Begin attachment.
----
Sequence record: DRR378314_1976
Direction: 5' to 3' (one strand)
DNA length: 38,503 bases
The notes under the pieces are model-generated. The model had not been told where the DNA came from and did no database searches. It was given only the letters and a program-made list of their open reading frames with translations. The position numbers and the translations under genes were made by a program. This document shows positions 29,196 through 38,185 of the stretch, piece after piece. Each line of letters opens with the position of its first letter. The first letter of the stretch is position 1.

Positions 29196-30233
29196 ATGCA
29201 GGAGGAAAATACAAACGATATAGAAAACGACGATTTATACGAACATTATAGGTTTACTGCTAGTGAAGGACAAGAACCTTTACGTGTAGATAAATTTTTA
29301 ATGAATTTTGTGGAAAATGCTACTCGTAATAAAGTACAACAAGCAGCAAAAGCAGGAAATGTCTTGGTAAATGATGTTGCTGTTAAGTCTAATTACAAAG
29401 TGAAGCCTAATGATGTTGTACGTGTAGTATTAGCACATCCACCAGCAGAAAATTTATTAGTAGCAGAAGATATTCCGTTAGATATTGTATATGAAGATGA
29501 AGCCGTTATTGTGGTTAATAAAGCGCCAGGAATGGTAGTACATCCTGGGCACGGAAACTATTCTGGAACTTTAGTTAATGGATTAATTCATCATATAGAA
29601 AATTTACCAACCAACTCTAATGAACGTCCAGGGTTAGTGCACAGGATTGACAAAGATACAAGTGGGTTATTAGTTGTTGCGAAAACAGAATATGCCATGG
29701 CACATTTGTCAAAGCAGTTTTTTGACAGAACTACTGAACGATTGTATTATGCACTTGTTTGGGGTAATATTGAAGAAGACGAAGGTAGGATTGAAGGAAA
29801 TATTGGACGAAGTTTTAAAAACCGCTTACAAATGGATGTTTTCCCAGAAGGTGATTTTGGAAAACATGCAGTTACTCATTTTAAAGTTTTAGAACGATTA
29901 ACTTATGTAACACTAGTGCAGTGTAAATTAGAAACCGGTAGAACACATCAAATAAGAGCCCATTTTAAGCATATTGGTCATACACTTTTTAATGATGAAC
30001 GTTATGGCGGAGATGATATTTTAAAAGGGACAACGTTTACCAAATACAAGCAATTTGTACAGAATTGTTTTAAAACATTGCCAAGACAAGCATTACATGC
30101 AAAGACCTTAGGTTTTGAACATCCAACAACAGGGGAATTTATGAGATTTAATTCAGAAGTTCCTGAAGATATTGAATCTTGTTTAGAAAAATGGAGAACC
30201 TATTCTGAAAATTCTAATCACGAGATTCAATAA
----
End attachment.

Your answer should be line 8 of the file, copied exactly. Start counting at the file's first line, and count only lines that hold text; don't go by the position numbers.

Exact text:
29301 ATGAATTTTGTGGAAAATGCTACTCGTAATAAAGTACAACAAGCAGCAAAAGCAGGAAATGTCTTGGTAAATGATGTTGCTGTTAAGTCTAATTACAAAG